Rugby players are taught to never use their head in making the tackle, and without a helmet to protect them, the logic is pretty clear. Any player leading with the head is almost certain to get hurt as badly as the person he’s trying to hit.
The injury rate in rugby varies, however the most recent study suggests concussions account for 19% of all head injuries reported.
A study done by the B.C. Injury Research in Canada says rugby injuries come at almost three times the rate as those in football and soccer. But another study performed by the Eastern Suburbs Sports Medicine Centre in Sydney and the Australian Rugby Union found that while head injuries were most common in the collection of games they studied — adding up to 25 percent of all injuries — three–quarters of those injuries were lacerations, while only 19 percent were concussions.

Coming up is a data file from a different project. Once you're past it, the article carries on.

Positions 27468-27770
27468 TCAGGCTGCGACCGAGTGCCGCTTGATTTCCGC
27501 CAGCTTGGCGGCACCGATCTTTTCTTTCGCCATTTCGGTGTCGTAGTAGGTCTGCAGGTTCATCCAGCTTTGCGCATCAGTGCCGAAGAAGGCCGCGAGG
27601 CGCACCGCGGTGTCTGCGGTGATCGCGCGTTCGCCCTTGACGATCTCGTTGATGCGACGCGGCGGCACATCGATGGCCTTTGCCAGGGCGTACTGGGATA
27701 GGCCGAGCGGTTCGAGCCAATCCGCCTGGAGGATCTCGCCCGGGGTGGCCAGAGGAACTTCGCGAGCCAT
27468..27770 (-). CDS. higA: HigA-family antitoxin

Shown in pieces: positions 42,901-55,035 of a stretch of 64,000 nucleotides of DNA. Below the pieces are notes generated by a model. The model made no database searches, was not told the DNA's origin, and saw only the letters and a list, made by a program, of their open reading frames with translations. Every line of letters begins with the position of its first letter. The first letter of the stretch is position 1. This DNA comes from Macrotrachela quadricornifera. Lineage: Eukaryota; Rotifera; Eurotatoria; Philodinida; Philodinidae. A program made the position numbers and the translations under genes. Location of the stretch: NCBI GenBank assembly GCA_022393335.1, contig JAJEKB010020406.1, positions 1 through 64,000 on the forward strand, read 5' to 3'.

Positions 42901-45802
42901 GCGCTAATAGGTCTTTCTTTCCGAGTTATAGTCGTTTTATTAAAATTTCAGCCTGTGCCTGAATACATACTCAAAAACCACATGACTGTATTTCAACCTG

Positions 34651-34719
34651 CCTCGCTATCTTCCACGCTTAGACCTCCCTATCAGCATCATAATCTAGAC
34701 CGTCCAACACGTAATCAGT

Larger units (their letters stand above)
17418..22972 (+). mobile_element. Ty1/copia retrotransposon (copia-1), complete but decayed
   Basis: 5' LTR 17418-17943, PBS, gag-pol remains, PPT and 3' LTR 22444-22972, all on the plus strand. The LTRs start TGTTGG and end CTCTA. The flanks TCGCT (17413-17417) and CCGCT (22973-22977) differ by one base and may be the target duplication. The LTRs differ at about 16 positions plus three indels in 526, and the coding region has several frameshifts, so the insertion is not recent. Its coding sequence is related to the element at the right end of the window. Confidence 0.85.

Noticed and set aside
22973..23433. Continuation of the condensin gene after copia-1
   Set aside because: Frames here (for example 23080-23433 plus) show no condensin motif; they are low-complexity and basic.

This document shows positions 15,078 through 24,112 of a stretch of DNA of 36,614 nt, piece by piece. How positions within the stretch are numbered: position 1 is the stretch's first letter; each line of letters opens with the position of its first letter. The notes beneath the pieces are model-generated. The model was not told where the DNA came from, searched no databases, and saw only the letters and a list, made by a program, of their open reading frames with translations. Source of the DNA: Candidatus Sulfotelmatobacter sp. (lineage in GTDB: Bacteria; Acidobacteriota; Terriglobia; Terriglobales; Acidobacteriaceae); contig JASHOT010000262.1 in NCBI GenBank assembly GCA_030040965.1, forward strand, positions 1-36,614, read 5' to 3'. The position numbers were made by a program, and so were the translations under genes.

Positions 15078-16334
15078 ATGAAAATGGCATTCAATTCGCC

Meanwhile, both sports struggle to keep accurate concussion statistics.
Finally, rugby may have more of a problem of players failing to report concussion symptoms.
Last season, the NFL mandated that any player who gets a concussion should not return to action on the same day if he shows certain signs or symptoms. The International Rugby Board has a rule that calls for players to take a three–week break after being diagnosed with a concussion.
That three-week break may make some competitors more reluctant to report head injuries. Obviously there needs to be a balance, and playing without a helmet may not be the answer either.
AP Article via TMCnet.com (link not working for AP story).